During these later miles, the course frequently leaves the gravel roads in favor of dirt roads and ATV trails that meander through the woods. In normal conditions, this would have been a welcomed distraction, but the rain and horses had pretty well destroyed the path in front of us. We slogged through miles of greasy, mucky mess.

Exhaustion began to take hold around mile 83. I don't normally get drowsy during these races, but something wasn't right and my mind was trying to shut my body down.

The first sign of exhaustion is a steady stream of hallucinations. I've experienced them enough to recognize it when it happens, but it's still hard not to react to the things I "see". I kept my mouth shut during this time, mostly because I didn't want my pacer to think I had totally lost my mind.

As my body gave into the exhaustion, I was having trouble staying awake. After nearly passing out on the trail a few times, I announced to Jason that it was time for a 5 minute power nap. I walked to the side of the road, curled up in a ball, and fell asleep instantly. I'm sure Jason would have let me sleep for hours, but I woke up after the second person came by and checked on me. They just wouldn't let me sleep.

By the way, I've heard of people sleeping on the side of the trail, and I've even seen it several times, but this was the first time I had ever slept in the middle of a race. I rather enjoyed it!

The next several miles were much the same. Fighting mud, hilly gravel roads, and eventually, exhaustion began to creep back into my body.

By now, a sub 24 hour finish was a distant memory, so I was in no hurry. I did whatever needed to be done to make this as easy as possible on myself.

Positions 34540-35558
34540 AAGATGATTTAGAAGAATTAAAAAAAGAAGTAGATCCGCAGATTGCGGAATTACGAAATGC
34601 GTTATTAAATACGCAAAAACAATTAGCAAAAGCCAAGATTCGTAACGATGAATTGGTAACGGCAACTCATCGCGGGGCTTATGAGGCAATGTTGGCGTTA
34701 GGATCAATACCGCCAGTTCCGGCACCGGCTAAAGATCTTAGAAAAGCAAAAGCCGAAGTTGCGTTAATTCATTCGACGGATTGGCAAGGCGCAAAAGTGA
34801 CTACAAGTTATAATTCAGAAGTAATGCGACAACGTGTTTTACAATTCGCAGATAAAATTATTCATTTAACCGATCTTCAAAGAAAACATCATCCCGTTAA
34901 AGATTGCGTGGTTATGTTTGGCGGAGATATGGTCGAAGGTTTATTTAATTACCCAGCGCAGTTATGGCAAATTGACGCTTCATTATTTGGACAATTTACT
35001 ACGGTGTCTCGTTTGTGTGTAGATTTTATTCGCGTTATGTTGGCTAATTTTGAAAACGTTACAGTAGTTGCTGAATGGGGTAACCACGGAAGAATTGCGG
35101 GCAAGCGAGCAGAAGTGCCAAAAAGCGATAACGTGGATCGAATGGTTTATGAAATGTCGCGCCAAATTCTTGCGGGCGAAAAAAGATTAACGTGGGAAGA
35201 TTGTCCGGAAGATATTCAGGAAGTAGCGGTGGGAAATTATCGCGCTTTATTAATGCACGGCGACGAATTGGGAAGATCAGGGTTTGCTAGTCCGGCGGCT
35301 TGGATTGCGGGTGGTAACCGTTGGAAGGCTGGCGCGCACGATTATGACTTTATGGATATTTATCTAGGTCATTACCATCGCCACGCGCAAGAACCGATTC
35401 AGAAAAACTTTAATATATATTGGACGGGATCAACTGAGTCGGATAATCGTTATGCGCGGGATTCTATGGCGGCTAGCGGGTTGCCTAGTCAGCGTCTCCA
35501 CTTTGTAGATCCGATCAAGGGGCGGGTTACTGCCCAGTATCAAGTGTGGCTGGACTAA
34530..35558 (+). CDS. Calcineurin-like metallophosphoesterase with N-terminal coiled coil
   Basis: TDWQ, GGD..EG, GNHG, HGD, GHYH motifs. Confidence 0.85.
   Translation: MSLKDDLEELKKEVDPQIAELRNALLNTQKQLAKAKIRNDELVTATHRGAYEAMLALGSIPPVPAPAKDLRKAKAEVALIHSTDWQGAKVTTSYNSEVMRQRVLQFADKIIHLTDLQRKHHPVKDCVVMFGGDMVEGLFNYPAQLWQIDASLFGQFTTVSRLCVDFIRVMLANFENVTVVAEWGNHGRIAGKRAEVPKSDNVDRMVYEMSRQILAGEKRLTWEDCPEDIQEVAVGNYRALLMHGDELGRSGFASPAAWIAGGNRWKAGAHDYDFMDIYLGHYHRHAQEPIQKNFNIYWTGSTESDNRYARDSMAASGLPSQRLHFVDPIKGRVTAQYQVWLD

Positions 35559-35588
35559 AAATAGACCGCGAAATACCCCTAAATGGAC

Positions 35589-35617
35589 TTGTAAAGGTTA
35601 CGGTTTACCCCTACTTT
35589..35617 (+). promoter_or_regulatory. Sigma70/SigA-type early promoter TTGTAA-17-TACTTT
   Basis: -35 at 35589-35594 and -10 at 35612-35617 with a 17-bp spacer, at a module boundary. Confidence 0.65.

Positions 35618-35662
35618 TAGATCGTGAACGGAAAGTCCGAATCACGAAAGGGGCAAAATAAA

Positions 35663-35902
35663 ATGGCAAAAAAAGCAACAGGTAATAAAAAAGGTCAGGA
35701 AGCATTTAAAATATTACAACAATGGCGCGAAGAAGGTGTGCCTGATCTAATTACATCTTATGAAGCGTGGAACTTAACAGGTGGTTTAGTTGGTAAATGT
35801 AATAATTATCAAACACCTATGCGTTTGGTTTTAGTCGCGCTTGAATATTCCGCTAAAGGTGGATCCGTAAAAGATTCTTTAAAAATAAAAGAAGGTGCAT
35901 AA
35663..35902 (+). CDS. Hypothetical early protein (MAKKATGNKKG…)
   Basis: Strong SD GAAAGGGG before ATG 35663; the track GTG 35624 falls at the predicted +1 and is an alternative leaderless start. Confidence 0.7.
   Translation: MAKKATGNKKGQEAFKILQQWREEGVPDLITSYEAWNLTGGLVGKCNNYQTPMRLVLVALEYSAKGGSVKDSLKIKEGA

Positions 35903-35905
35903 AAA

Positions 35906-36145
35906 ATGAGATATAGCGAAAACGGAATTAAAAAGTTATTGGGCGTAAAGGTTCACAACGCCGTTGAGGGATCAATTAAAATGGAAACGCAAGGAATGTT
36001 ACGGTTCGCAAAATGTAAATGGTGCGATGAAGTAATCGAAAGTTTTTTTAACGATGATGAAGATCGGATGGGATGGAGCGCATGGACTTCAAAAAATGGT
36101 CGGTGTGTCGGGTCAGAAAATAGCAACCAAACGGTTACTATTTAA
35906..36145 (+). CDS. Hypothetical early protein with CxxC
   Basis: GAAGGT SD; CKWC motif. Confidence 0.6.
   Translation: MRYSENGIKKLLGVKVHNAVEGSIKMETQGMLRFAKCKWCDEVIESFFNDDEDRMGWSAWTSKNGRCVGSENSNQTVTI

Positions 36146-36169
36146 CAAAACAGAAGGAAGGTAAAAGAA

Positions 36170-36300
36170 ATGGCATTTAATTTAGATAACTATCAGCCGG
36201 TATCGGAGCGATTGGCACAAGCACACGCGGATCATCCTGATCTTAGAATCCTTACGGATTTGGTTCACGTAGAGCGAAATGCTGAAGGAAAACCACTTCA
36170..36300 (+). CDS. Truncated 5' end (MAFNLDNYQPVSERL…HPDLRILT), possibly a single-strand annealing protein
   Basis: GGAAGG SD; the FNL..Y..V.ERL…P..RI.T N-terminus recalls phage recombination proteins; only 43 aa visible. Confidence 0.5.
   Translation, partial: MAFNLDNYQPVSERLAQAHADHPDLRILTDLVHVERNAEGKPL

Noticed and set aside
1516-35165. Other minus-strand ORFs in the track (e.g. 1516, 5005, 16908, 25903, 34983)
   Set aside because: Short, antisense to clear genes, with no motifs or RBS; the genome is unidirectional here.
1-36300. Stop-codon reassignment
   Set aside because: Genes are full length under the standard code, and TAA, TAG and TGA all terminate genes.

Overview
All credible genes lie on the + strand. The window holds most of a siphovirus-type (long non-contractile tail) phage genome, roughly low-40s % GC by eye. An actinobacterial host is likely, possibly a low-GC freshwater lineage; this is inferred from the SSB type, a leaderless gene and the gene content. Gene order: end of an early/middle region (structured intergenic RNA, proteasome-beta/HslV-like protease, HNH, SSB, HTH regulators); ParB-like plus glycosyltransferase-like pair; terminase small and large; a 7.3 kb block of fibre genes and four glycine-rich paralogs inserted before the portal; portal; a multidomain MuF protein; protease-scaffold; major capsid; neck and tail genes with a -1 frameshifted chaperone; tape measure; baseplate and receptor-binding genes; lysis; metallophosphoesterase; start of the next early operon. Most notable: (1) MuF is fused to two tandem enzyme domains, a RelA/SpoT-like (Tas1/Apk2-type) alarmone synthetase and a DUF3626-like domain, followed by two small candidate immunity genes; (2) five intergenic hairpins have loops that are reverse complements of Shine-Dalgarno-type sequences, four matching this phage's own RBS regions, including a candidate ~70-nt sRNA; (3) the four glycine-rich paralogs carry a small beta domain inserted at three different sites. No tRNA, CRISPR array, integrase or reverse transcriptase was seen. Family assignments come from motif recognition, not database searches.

We met Jo at Bills Aid Station at mile 88 and I tried to get some more calories in my belly. I had been pretty nauseous for the last 20 miles, so eating had tapered off to an alarming level.

Rather than eat, I curled up on a blanket and fell asleep again.

I could get used to this sleeping thing...

After a quick nap, we headed out. Jason and I were picking off runners at a steady rate for the rest of the race. These were people who probably needed a nap.

At mile 97, the nausea finally came to a head and I began to vomit violently in the middle of the road. I won't lie, I was a bit surprised by the volume of material that I managed to hurl onto the ground. I didn't quite expect all that. After three good sessions of puking, I put it behind me and headed to the finish.

Barely Squeaking in Under 26 Hours

I didn't need to stop and talk to anybody. I didn't need to shake hands and share stories. I needed another nap. I walked directly to the rental car, hopped into the back seat and fell asleep as soon as I got prone. How I was able to sleep over the powerful stench of my body remains a mystery, but it happened.

Thankfully, I've made my way through the first two stages of the Grand Slam and am headed to Leadville in a few weeks to get my 5th consecutive finish there. And I couldn't be happier about it!

Sincere thanks to Hammer Nutrition, Topo Athletic, Gear:30 and my great crew for playing the role you do in all my races. There's not a chance I could do it without all the great support.

Topo Magnifly road shoes that I wore in Vermont. Awesome shoe! Available in August, so look for them. They're actually a pretty shoe once you wash the horse shit off. 

See y'all in Leadville!